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Since 1896, The New York Times has printed the phrase “All the News That’s Fit to Print” as its masthead motto. The phrase itself seems innocent enough, and it has been published for such a long time now that many probably skim over it without giving it a second thought. Yet, the phrase represents an interesting phenomenon in the newspaper industry: control. Papers have long been criticized for the way stories are presented, yet newspapers continue to print—and readers continue to buy them.
In 1997, The New York Times publicly claimed that it was “an independent newspaper, entirely fearless, free of ulterior influence and unselfishly devoted to the public welfare.”Edward S. Herman, “All the News Fit to Print: Structure and Background of the New York Times,” Z Magazine, April 1998, http://www.thirdworldtraveler.com/Herman%20/AllNewsFit_Herman.html. Despite this public proclamation of objectivity, the paper’s publishers have been criticized for choosing which articles to print based on personal financial gain. In reaction to that statement, scholar Edward S. Herman wrote that the issue is that The New York Times “defin[es] public welfare in a manner acceptable to their elite audience and advertisers.”Ibid. The New York Times has continually been accused of determining what stories are told. For example, during the 1993 debate over the North American Free Trade Agreement (NAFTA), The New York Times clearly supported the agreement. In doing so, the newspaper exercised editorial control over its publication and the information that went out to readers.
However, The New York Times is not the only newspaper to face accusations of controlling which stories are told. In his review of Read All About It: The Corporate Takeover of America’s Newspapers, Steve Hoenisch, editor of Criticism.com, offers these harsh words about what drives the stories printed in today’s newspapers:
I’ve always thought of daily newspapers as the guardians of our—meaning the public’s—right to know. The guardians of truth, justice, and public welfare and all that. But who am I fooling? America’s daily newspapers don’t belong to us. Nor, for that matter, do they even seek to serve us any longer. They have more important concerns now: appeasing advertisers and enriching stockholders.Steven Hoenisch, “Corporate Journalism,” review of Read All About It: The Corporate Takeover of America’s Newspapers, by James D. Squires, http://www.criticism.com/md/crit1.html#section-Read-All-About-It.
More and more, as readership declines, newspapers must answer to advertisers and shareholders as they choose which stories to report on.
However, editorial control does not end there. Journalists determine not only what stories are told but also how those stories are presented. This issue is perhaps even more delicate than that of selection. Most newspaper readers still expect news to be reported objectively and demand that journalists present their stories in this manner. However, careful public scrutiny can burden journalists, while accusations of controlling information affect their affiliated newspapers. However, this scrutiny takes on importance as the public turns to journalists and newspapers to learn about the world.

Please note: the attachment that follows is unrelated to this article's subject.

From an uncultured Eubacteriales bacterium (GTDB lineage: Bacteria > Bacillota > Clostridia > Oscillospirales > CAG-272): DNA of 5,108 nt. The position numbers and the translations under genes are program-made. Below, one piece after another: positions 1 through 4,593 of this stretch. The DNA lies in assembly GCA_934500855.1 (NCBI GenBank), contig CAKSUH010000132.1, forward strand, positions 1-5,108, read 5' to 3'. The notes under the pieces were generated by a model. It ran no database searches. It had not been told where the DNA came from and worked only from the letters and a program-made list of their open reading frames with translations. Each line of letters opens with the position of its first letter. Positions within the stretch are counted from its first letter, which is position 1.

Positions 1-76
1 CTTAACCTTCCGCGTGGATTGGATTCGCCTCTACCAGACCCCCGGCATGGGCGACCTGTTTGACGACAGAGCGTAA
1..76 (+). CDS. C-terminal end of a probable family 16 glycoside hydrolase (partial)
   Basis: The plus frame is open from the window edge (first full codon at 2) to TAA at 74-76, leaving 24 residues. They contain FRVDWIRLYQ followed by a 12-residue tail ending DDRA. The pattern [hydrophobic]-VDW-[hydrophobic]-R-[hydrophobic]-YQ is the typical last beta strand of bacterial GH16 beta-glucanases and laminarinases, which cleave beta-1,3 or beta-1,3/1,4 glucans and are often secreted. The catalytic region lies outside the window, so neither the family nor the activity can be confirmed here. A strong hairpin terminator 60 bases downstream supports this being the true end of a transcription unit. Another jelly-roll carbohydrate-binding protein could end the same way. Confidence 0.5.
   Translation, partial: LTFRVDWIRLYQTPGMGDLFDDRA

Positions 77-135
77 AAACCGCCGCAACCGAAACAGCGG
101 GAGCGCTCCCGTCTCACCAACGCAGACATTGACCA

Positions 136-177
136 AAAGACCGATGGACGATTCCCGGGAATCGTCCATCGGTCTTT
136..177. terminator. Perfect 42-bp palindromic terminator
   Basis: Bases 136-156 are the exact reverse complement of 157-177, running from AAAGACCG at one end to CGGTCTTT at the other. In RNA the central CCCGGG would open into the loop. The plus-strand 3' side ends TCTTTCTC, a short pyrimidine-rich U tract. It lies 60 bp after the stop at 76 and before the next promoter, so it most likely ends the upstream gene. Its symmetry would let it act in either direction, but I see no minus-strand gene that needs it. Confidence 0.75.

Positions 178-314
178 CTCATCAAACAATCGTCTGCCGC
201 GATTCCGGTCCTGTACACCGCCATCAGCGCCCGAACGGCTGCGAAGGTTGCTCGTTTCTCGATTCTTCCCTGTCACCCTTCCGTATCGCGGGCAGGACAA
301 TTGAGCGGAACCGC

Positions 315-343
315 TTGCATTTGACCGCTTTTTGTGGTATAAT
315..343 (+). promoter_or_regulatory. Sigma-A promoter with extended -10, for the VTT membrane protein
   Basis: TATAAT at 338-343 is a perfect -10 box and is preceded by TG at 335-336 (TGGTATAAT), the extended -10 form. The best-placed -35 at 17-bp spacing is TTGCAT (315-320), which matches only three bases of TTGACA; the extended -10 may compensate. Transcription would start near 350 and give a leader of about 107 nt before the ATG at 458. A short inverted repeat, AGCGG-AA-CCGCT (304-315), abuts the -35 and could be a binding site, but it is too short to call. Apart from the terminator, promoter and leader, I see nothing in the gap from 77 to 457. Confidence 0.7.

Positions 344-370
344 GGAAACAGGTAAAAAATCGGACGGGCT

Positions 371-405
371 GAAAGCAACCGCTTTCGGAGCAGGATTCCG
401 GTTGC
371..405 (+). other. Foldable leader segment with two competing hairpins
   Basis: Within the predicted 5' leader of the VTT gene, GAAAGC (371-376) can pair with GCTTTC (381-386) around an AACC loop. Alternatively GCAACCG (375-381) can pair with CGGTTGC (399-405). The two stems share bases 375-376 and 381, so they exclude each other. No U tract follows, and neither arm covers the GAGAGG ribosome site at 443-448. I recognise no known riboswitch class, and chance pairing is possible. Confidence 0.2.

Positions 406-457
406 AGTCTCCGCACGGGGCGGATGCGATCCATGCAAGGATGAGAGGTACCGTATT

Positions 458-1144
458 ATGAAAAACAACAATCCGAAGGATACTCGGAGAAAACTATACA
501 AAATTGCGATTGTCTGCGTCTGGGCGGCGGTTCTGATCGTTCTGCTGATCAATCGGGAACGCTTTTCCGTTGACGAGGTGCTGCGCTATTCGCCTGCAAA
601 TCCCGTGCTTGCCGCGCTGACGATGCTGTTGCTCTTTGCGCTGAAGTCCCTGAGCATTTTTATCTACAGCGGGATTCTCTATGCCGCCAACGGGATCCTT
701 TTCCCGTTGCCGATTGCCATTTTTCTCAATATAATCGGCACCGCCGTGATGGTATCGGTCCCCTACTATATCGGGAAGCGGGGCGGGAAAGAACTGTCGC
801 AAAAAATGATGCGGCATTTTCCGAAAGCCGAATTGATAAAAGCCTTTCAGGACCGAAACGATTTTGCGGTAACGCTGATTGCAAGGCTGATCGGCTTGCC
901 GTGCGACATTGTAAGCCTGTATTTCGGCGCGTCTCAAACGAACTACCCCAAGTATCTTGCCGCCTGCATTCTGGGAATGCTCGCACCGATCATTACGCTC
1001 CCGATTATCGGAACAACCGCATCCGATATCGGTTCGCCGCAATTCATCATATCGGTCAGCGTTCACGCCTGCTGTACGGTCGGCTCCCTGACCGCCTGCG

Journalists are also expected to hold themselves to high standards of truth and originality. Fabrication and plagiarism are prohibited. If a journalist is caught using these tactics, then his or her career is likely to end for betraying the public’s trust and for damaging the publication’s reputation. For example, The New York Times reporter Jayson Blair lost his job in 2003 when his plagiary and fabrication were discovered, and The New Republic journalist Stephen Glass was fired in 1998 for inventing stories, quotes, and sources.
Despite the critiques of the newspaper industry and its control over information, the majority of newspapers and journalists take their roles seriously. Editors work with journalists to verify sources and to double-check facts so readers are provided accurate information. In this way, the control that journalists and newspapers exert serves to benefit their readers, who can then be assured that articles printed are correct.
Despite the criticism of The New York Times, the famous newspaper has been known to revisit their old stories to provide a new, more balanced view. One such example occurred in 2004 when, in response to criticism on their handling of the Iraq War, The New York Times offered a statement of apology. The apology read:
We have found a number of instances of coverage that was not as rigorous as it should have been. In some cases, information that was controversial then, and seems questionable now, was insufficiently qualified or allowed to stand unchallenged. Looking back, we wish we had been more aggressive in re-examining the claims as new evidence emerged—or failed to emerge.Editorial, “The Times and Iraq,” New York Times, May 26, 2004, http://www.nytimes.com/2004/05/26/international/middleeast/26FTE_NOTE.html.